VLAN, lans and OpenDNS?

  • :(

    I have tried getting opendns to work with my configuration with little luck.

    Details about my configuration:
    1. I have LAN, AppleTV and an opt1 that is the parent to numerous VLANs
    2. I use a PIA vpn for my interface traffic(except Apple TV)

    Steps I have taken:
    1. System->General setup - OpenDNS servers entered, "Dns server override" is checked
    2. Rules for each VLAN and interface are similar to those attached
    3. In services->DHCP Server->"each interface" does not have OpenDNS IPs detailed under "DNS servers"

    I am trying to take advantage of OpenDNS phishing and malware protection…I have an account with OpenDNS however I am not necessarily looking for content filtering, I just want to use and for all my dns queries.

    Any one have advice? I think my answer is either in my rules, general setup or dhcp servers settings?

  • Hi,

    The example you show has 0 bytes hitting that DNS rule, so maybe the device isn't sending packets where you expect it.
    Basic troubleshooting: what DNS servers are configured on the client devices?  Make sure that it shows the pfsense device as the DNS server.

  • Thanks awebster…

    I have attached another screen shot with updates. The dns on my device(iPad in this case) is showing the ip for the IPv4 address I created in "Interface->IOTVLAN".

    From this screenshot I can see "bytes" are hitting that rule(thanks for that quick trouble shooting tip!)

    I am able to get internet access and all is working however I am not using opendns?


  • LAYER 8 Global Moderator

    pfsense out of the box would use unbound in resolver mode, so it would be resolving not forwarding.  If you want clients that ask pfsense for dns to just be forwarded to opendns then you would have to setup unbound in forwarder mode, or use the forwarder not unbound.

    Or just point your client directly to opendns via dhcp, etc.

  • What tells you that it isn't using OpenDNS?

    The normal function is device talks to DNS service (forwarder or resolver) running on pfSense.
    If it is configured as a forwarder, it sends queries to the configured DNS servers in System->General Setup.
    If it is configured as a resolver (default), it actually resolves the DNS names by chasing down the references starting from the top, so in this instance it would not be using OpenDNS at all.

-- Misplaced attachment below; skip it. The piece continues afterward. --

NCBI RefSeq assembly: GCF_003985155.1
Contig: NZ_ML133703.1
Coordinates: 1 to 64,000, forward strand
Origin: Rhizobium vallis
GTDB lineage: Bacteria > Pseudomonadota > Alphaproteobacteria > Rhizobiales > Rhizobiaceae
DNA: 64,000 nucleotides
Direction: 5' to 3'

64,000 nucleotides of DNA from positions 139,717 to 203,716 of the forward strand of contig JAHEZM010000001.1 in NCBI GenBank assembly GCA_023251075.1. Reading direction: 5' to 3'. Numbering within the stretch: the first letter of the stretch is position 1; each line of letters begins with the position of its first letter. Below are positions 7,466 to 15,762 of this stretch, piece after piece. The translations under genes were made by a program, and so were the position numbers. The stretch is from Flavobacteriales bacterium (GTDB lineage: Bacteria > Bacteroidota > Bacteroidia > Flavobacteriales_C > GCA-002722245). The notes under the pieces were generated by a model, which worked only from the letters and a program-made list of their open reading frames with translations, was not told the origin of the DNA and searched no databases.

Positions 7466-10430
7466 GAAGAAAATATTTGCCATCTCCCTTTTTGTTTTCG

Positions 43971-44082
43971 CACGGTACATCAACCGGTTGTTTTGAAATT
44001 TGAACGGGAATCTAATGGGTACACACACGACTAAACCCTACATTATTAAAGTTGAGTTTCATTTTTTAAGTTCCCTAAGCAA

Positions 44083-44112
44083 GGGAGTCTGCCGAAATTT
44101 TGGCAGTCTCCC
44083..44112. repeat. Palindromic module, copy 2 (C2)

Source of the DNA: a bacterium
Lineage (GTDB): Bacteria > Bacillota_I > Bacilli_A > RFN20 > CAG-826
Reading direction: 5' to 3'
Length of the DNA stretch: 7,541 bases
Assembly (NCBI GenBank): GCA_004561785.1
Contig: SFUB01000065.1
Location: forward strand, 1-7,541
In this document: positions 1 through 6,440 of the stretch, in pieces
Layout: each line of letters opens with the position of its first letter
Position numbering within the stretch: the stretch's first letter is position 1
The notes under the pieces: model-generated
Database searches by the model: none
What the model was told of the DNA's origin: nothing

• What tells me I am not using OpenDNS is when I go to the following web page on the OpenDNS site from my client:


    I would think using OpenDNS would be more "secure"? I think I would want to configure pfsense as a forwarder?

    Johnpoz, when you say:

    "Or just point your client directly to opendns via dhcp, etc."

    Are you referring to adding the OpenDNS IPs into the Services->DHCP Server->Interface field labeled "Server-DNS servers"?

    Thanks again to both for your response…

  • Whether OpenDNS is more "secure" is open to debate, but that's not the issue here.
    You can either use the forwarder, or as Johnpoz suggests, putting the DNS servers into the DHCP configuration so that they are given out to the clients.
    You will need a rule to allow DNS queries out to OpenDNS if you select the later option.

  • Thanks again to all…I tried both settings.

    I tried putting the DNS servers into the DHCP configuration, via Services->DHCP Server->Interface field labeled "Server-DNS servers". Immediately saw it was blocked....specifically the OpenDNS IPs.

    I then changed from resolver to forwarder, I unchecked both dns server override and disable dns forwarder in DNS Server Settings under System->General. I only "enabled forwarder"(disabled dns resolver).

    I went to the OpenDNS test and its working:

    Thanks again...

  • LAYER 8 Global Moderator

    "DHCP Server->Interface field labeled "Server-DNS servers". Immediately saw it was blocked….specifically the OpenDNS IPs."

    huh?  You do understand that if your client is going to be directly talking to opendns you would have to allow it on your firewall rules.  And 2nd you would have to make sure the client updated its lease or got a new one so it actually changed to using opendns directly.

  • I did see it blocked wasn't sure of what the rule would look like but I assume the new rule would simply be changing the "destination" to an OpenDNS alias consisting of both OpenDNS IPs, with port 53 also as destination?

    Is it better practice to use dns resolver(putting the DNS servers into the DHCP configuration) over using dns forwarder?

  • Yes, the rule is source=any, destination=alias of OpenDNS servers, port=53.  Make sure you specify TCP+UDP in the protocol, while UDP is primarily used for DNS, it will fall back to TCP under certain circumstances.

    As far as better practice… pick what you're most comfortable with...

    • DNS Forwarder = one place to control DNS behavior regardless of clients.

    • DHCP config = requires the device's lease to renew (or device to reboot and/or reconnect) for the device to see the changes.

  • Thank you awebster and Johnpoz…you rock!

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